The Grand or Spice Bazaar, Stone Town, Accra, Hong Kong. Finding a bargain at a local market when travelling is always an itinerary-first for me.
I don't like sales, but I do love markets.
It's usually a fantastic place to find locally-made crafts, spices and other treats.
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A lot of people swear by the just-walk-away approach or tell you to be warm, charming or to even point out flaws when haggling for good deals.
Most of these tactics tend to work a charm. But all markets are different, and often, tactics need to be adjusted.
Here are a few haggling rules and how they worked for me in various markets around the world:
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Rule #1: Know your price
In Accra our guide made sure to tell us the real prices before we went to the market. Always know what things cost for locals, and expect to pay a bit more than that as a tourist.
Never accept the opening bid. Always slash that price by at least 50%. Vendors tend to put a 500% mark-up on their goods for tourists, so do a bit of research beforehand.
At these markets my best tactic was to use hesitation. I knew the real price, so slashing and then still hesitating eventually made vendors drop their prices. This man (below) sold me a basket for R90, still not the local price, but it was cheaper than the R180 charged by other vendors in the same market.
(The vendor I bought a woven basket from in Accra. PHOTO: Marisa Crous)
Stone Town, Zanzibar
#Rule 2: Strength in numbers
Now here I got my money's worth. Two baskets for R50 and spices for cheap as chips. People were very open to negotiations.
However, I think it was because I was travelling in a group. Strength in numbers. Five voices are way more influential than just one.
In Accra I was alone, and struggled a bit to find my voice.
Hong Kong, People's Republic of China
Rule #3: Use the "I only have X amount with me" line
Here, I bought a fake Chanel bag. Black on white, there it is, I supported the counterfeit industry. *cringe*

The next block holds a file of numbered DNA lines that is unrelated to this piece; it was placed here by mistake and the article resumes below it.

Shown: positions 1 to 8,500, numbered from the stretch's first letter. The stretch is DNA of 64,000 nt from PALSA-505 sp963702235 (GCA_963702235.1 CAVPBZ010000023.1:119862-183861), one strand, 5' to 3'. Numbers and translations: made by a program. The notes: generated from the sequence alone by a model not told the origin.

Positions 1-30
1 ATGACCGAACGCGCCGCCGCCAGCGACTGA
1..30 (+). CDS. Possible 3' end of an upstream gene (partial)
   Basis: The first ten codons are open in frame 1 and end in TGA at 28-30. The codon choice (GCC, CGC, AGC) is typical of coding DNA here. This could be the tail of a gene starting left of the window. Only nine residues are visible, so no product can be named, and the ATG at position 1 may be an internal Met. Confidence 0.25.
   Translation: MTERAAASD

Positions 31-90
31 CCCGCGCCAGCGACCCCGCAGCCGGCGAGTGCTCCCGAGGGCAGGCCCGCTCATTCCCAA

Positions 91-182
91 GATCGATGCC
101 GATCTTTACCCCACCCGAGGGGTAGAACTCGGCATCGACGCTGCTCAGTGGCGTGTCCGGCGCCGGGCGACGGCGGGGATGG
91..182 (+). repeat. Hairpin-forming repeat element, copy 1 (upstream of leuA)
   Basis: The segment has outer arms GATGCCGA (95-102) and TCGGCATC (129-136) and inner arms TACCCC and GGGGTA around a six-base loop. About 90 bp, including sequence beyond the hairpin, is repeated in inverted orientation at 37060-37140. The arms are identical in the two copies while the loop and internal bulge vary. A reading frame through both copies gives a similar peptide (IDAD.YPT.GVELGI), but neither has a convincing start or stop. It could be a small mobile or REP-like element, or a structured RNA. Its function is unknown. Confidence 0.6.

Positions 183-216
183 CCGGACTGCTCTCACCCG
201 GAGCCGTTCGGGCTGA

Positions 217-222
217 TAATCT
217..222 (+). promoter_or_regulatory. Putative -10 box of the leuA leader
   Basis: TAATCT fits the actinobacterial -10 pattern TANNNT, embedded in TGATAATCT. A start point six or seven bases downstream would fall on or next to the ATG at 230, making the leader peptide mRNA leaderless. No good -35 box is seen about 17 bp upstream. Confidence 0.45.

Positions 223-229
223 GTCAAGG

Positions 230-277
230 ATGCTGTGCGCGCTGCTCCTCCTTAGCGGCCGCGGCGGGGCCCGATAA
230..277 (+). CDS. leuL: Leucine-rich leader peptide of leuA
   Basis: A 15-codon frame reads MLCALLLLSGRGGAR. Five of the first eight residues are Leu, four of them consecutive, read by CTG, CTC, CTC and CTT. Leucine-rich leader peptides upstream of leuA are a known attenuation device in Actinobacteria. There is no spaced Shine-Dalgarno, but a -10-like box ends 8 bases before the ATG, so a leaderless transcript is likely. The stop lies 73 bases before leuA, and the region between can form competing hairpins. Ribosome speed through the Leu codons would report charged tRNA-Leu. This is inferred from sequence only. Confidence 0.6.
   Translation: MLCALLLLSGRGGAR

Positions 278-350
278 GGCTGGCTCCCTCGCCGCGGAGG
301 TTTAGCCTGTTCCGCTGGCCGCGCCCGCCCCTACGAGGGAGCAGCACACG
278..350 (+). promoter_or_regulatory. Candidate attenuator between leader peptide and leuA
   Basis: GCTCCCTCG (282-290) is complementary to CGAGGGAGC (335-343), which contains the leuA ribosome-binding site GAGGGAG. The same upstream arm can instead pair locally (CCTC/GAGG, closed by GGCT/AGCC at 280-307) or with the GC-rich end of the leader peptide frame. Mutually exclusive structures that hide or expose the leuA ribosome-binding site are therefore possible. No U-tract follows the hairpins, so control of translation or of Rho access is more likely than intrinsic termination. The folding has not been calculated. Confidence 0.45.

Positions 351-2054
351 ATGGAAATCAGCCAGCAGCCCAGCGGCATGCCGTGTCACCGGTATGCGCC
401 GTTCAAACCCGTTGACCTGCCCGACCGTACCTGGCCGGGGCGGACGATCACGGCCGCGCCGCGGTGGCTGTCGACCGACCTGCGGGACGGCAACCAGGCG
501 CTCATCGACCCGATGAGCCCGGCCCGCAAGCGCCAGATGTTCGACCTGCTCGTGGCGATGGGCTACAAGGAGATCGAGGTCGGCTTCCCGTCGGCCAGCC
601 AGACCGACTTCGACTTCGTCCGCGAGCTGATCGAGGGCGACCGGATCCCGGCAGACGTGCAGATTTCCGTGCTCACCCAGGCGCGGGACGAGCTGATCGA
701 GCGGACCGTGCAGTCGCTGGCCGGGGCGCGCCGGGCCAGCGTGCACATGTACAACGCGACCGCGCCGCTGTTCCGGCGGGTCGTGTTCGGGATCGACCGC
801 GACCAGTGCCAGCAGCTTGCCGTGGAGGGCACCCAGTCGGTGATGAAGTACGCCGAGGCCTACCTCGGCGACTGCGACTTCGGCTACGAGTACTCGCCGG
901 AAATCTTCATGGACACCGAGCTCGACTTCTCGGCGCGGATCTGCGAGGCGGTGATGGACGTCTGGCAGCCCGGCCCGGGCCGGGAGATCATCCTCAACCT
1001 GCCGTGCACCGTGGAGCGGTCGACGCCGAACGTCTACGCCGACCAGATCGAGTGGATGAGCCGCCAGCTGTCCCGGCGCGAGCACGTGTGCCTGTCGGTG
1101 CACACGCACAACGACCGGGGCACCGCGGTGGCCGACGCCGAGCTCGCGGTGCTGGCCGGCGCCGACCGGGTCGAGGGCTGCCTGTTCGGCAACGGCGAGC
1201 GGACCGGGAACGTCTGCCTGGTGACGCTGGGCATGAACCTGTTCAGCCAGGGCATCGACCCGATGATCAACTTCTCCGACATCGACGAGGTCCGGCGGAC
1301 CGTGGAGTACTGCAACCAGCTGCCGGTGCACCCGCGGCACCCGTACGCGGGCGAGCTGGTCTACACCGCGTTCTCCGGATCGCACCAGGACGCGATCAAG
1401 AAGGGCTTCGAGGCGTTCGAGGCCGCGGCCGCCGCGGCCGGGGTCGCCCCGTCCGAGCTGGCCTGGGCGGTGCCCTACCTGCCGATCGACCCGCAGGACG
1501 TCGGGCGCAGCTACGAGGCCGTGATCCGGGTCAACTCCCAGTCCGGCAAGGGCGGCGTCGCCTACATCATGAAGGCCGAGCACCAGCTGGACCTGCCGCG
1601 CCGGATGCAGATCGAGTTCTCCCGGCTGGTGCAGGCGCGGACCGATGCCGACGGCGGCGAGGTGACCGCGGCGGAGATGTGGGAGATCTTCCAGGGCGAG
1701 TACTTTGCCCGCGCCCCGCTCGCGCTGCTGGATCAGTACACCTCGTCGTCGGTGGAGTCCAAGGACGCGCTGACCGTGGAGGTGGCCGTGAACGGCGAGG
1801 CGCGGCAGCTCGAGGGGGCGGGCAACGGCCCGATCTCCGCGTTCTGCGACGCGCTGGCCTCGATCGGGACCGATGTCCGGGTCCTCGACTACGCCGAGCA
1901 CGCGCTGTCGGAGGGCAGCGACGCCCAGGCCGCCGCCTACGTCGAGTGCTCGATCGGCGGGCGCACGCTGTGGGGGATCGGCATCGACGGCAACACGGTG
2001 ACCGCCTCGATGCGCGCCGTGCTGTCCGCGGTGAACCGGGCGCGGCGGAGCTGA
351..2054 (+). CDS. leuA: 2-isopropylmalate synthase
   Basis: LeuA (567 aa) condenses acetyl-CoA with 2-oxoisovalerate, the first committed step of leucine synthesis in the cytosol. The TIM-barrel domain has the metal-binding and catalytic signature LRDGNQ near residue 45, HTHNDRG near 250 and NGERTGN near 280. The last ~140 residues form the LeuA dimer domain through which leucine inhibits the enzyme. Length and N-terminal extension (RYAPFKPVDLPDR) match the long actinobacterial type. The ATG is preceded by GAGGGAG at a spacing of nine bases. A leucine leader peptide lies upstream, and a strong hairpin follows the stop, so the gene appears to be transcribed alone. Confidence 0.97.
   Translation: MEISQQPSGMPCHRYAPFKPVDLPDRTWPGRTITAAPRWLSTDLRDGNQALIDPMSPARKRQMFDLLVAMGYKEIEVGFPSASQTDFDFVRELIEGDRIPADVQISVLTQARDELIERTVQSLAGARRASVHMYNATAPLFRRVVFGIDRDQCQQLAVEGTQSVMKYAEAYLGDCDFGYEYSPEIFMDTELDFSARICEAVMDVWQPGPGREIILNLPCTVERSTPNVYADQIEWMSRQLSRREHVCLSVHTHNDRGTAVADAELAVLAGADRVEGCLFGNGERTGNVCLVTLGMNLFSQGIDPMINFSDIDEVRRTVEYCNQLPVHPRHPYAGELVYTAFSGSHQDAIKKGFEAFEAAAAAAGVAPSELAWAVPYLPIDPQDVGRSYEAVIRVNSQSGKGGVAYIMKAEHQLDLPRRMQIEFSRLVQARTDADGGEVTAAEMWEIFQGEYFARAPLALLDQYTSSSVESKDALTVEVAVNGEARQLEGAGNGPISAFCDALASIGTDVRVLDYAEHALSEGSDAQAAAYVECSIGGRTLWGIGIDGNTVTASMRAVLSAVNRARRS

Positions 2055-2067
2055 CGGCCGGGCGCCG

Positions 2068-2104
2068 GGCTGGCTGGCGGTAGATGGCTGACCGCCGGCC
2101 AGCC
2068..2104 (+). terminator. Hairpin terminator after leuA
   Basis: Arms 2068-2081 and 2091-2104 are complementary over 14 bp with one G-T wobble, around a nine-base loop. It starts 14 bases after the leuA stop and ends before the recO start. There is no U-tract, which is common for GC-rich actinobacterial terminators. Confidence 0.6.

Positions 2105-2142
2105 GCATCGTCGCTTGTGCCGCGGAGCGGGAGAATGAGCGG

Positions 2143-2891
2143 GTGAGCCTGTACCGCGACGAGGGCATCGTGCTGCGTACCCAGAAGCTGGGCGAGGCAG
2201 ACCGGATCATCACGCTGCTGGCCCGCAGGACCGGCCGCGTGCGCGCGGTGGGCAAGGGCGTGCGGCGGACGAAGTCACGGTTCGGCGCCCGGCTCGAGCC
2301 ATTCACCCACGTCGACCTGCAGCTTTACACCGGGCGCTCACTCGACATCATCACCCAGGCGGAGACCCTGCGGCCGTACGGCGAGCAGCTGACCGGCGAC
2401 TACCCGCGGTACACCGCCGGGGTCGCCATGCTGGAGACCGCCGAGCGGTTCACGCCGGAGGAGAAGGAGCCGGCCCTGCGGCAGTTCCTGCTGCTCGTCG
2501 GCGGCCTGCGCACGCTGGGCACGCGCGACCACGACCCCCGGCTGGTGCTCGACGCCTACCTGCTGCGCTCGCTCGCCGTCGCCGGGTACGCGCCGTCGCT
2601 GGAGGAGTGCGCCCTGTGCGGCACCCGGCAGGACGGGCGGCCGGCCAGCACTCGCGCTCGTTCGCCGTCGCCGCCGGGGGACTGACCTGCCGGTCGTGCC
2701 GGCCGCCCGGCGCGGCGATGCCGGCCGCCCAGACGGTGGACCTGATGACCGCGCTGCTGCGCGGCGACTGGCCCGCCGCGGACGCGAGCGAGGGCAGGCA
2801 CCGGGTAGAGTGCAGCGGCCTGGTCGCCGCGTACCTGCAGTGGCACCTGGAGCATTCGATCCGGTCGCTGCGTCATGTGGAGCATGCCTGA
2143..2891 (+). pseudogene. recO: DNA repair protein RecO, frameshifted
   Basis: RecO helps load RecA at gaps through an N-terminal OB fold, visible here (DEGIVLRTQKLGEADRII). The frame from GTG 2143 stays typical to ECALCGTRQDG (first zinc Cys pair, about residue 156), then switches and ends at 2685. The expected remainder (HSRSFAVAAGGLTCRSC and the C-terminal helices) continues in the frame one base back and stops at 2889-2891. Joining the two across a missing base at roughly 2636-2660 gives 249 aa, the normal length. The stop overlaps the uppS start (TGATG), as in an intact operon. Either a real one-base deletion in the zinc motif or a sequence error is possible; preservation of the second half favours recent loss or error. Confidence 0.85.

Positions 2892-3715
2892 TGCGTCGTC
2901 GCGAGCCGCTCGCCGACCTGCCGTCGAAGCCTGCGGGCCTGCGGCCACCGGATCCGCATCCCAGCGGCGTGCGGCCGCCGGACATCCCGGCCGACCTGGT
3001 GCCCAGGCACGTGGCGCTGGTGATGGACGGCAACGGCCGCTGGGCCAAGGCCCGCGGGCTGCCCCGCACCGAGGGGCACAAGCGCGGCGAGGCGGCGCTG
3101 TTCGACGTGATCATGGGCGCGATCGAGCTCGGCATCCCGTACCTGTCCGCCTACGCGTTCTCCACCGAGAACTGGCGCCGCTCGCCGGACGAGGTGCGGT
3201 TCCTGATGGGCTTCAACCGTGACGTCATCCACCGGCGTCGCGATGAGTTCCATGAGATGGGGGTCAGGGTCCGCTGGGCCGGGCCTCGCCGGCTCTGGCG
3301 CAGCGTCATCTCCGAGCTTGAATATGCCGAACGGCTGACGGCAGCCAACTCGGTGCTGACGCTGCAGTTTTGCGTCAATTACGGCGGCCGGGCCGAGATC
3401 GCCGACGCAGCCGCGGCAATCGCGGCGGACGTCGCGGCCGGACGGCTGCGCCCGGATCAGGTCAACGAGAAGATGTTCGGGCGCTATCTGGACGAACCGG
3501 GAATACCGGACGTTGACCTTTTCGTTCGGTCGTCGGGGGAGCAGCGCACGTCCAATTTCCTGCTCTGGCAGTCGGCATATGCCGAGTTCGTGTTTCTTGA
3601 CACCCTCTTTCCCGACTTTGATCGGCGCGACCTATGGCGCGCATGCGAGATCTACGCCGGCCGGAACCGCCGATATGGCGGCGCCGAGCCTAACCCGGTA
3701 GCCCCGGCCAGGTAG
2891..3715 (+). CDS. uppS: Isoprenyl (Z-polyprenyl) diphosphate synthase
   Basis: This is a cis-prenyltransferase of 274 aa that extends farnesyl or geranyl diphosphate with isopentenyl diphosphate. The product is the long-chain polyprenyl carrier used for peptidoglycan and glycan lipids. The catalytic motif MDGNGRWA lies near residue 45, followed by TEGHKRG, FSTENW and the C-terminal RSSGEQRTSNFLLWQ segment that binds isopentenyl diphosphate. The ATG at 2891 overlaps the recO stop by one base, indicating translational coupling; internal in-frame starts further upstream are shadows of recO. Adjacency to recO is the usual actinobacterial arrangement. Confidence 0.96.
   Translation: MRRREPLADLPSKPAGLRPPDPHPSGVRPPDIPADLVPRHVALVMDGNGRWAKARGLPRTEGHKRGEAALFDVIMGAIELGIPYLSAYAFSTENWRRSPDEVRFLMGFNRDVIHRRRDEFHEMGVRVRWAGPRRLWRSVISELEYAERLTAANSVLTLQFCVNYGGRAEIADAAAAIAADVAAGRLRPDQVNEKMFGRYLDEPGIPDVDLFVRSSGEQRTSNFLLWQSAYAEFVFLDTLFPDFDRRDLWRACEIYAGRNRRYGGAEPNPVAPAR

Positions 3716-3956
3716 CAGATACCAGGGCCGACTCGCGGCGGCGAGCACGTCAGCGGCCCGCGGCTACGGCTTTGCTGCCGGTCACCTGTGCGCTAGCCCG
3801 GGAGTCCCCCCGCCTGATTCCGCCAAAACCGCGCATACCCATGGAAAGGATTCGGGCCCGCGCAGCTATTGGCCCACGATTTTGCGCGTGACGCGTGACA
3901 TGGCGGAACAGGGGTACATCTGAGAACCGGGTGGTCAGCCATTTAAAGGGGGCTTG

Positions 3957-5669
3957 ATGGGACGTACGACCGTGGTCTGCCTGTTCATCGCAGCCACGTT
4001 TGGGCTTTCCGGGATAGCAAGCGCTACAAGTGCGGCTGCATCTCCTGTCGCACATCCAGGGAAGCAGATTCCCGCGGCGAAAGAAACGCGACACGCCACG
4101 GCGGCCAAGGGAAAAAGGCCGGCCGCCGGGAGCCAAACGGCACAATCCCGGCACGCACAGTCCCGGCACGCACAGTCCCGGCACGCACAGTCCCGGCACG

Wearing a black and white dress, I entered one of Hong Kong's many, many city markets on a very humid, rainy afternoon. Almost immediately I was approached by a woman who profiled me as a Chanel fan, asking me if I wanted "Chanel".
She whipped out a laminated catalogue, showcasing the available "Chanel" options.
Here, the just-walk-away technique worked for me. Her opening price was way too high. I didn't want to pay Chanel prices for "Chanel".
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She ran after me and dropped the price. I kept walking. She followed. Eventually I used the "I only have X amount with me" line, and she caved.
The Grand or Spice Bazaar, Istanbul
Rule #4: Stick to your guns
For me, this mostly entailed avoiding eye contact. There are so many people trying to sell you things: gold jewels, rugs, lamps, Turkish Delights, nuts and more.
Everyone is hustling and it can be very overwhelming.
So approach these markets with an exact idea of what you are looking to buy. And stick to that.
Avoiding eye contact here isn't rude, it's a means of survival. Browse around, and compare prices until you find the best deal. The 2-for-1 approach works very well here. Especially with jewellery in the Grand Bazaar. If one ring costs R100, ask for 2 for the same price. I promise you, you'll get it.
Again, never go with the opening price. Only 'bad tourists' do that.
(The Spice Bazaar, Istanbul. PHOTO: Marisa Crous)
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